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The Fall of Ideals

Sasha Kheyson
Mankind has always ventured to do better. This definitive resolution is what separates us from the other inhabitants of this planet. As a civilization, we are never stagnant; we adapt, we evolve, and ultimately, we improve. In the greater scheme of things, our goal is nothing short of perfection a Utopia. Derived from the Greek ou, meaning not, and tp, meaning place, its very name is a warning. Through the literary works of The Great Gatsby by F. Scott Fitzgerald, The Tempest by William Shakespeare and On Truth and Lies in a Non-Moral Sense by Friedrich Nietzsche, this essay will treat the topic of paradise on earth, as developed through paradox, metaphor and tone. The creation of Utopia is an illusory dream which humanity feels compelled to pursue, often at the expense of humanity itself. In Fitzgerald's novel The Great Gatsby, each of the characters seeks to establish his or her own view of the ideal. Unfortunately, many of the characters' ambitions are conflicting and paradoxical, leading to the beautiful disaster that is the life of Jay Gatsby. "His parents were shiftless and unsuccessful farm people his imagination had never really accepted them as his parents at all. The truth was that Jay Gatsby [] sprang from his Platonic conception of himself. [] He invented just the sort of Jay Gatsby that a seventeen-year-old boy would be likely to invent, and to this conception he was faithful to the end." (99) Unsatisfied with his social position in life, he abandons this unsatisfying reality and creates an illusion in which he is the hero. He forsakes the reality in which he lives for the hope of earning Daisy's love. Paradoxically, it will be this new identity, this attempt at a Utopia, which proves to be Gatsby's downfall. "There must have been moments even that afternoon when Daisy tumbled short of his dreams not through her own fault, but because of the colossal vitality of his illusion. It had gone beyond her, beyond everything." (97) Having lived for too long in his constructed paradise which he has come to accept as his reality, Gatsby cannot come to accept that the Daisy he has created in his fantasy was not the same Daisy he knew once upon a time. Fitzgerald relies heavily upon paradox to construct Gatsby's conflicted and unstable Utopia, which quickly falls apart, plunging Gatsby back into the grim reality he tried so desperately to avoid. In the process of creating his paradise on earth, Gatsby inadvertently loses himself to its seducing depths, and is unable to come to terms with reality. The Tempest, one of Shakespeare's final plays, deals closely with colonization the ideological practice of acquiring and subordinating lands owned by "savages". The colonist strives to create a Utopia in the colonized lands by imposing his own rule: he takes control of everything, from language to resources, in the hopes of civilizing the unruly and savage natives. Caliban, the archetype of the subaltern, is depicted as a grotesque creature. "Save for the son she did litter here, / A freckled whelp, hag-born, not honored with / A human shape," (1.2, 340343). Despite Prospero's noble efforts to bring paradise to the island, he is unable to relinquish his seat of power, which becomes his bane. Instead of conforming to the ideal of a Utopia in which all are equal, his tone and language creates a hierarchy in which he sits above Caliban. The second pitfall of Prospero's paradise is the fact that it suits him and him alone; he does not take into consideration the only native of the island, Caliban. As part of his journey towards the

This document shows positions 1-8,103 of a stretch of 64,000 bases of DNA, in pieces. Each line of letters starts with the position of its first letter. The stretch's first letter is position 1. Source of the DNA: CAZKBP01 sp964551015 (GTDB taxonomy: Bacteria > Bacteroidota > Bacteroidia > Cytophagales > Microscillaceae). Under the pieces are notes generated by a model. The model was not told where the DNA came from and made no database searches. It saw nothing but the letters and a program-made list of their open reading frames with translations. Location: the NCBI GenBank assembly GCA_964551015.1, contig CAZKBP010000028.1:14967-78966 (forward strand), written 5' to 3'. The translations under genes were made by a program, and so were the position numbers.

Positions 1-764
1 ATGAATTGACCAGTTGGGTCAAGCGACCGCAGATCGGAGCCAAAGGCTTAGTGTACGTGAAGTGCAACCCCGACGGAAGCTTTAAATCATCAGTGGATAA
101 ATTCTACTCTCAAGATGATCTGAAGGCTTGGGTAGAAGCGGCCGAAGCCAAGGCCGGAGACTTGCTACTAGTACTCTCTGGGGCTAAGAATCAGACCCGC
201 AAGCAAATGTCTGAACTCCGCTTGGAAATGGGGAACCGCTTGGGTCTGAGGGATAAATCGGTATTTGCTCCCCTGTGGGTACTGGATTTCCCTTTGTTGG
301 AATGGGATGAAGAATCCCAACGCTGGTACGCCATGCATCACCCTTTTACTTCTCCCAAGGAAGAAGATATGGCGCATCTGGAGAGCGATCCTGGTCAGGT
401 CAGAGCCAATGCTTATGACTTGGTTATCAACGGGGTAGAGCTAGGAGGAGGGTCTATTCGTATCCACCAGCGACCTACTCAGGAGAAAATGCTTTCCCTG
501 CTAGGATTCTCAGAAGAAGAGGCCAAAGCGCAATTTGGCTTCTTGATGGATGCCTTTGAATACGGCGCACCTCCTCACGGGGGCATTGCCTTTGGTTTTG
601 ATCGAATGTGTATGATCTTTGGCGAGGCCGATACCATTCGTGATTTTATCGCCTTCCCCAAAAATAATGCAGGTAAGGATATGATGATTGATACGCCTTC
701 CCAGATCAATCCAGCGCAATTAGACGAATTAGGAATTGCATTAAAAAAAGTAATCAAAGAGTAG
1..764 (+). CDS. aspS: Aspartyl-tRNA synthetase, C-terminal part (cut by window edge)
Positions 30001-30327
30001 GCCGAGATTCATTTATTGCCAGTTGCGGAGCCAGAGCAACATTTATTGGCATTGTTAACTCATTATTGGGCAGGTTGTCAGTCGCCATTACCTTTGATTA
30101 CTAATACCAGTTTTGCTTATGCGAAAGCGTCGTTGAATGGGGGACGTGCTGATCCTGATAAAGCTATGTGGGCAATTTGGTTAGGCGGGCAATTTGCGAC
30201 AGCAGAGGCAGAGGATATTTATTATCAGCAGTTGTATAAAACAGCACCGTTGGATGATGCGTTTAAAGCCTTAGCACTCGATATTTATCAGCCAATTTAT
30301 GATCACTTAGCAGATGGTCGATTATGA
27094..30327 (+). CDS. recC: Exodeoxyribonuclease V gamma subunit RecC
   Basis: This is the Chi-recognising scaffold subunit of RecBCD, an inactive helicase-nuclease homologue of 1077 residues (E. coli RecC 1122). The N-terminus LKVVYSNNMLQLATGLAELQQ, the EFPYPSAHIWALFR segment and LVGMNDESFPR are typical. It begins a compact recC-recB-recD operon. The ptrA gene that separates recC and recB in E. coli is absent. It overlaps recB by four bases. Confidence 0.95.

ideal, Prospero takes it upon himself to educate Caliban, who sees this education as a curse rather than a gift. "You taught me language, and my profit on't / Is, I know how to curse. The red plague rid you / For learning me your language!" (1.2, 444-446). Caliban's despising and spiteful tone highlights the tense situation he finds himself in. Prospero's quest for the ideal was bound to deteriorate because the ideal he longed for was purely his own. Utopia an ideal, perfect heaven is unique to each individual. To attempt to create one such paradise to satisfy all is the depth of folly. In his essay On Truth and Lies in a Non-Moral Sense, Nietzsche employs metaphors to differentiate between language and truth. He says that language is not synonymous with truth, but is rather an illusion, created by man to fill up the "empty husks" (2) that are words. After all, what kind of Utopia is built on lies and distortion? "What then is truth? [] It is a sum of human relations which have been poetically and rhetorically intensified [] and which, after long usage, seem to a people to be fixed, canonical and binding. Truths are illusions we have forgotten are illusions: they are metaphors that have become worn out and have been drained of sensual force, coins which have lost their embossing and are now considered as metal and no longer as coins." (2) The author declares that words are indeed such coins: pieces of metal which have been granted the name of a coin once upon a time, but have kept that title long after they've lost all right to it. Through this metaphor, he says that all words are illusions, and being such, any truth arising from them can only be an illusion, and will never coincide with reality. He criticizes mankind for trying to establish a solid Utopia on the hollow foundation of language. Humanity's endeavors at creating a flawless haven on earth have been met with frustration time and time again, as shown through the use of paradox, tone and metaphor in these three literary works. Although men feel the necessity to climb ever higher, they eventually reach a plateau beyond which we are simply not meant to rise. This plateau is just shy of perfection, just short of Utopia. Why? Because we are not meant to achieve this fulfillment. As Carroll once said, "Perhaps the greatest Utopia would be if we could all realize that no Utopia is possible."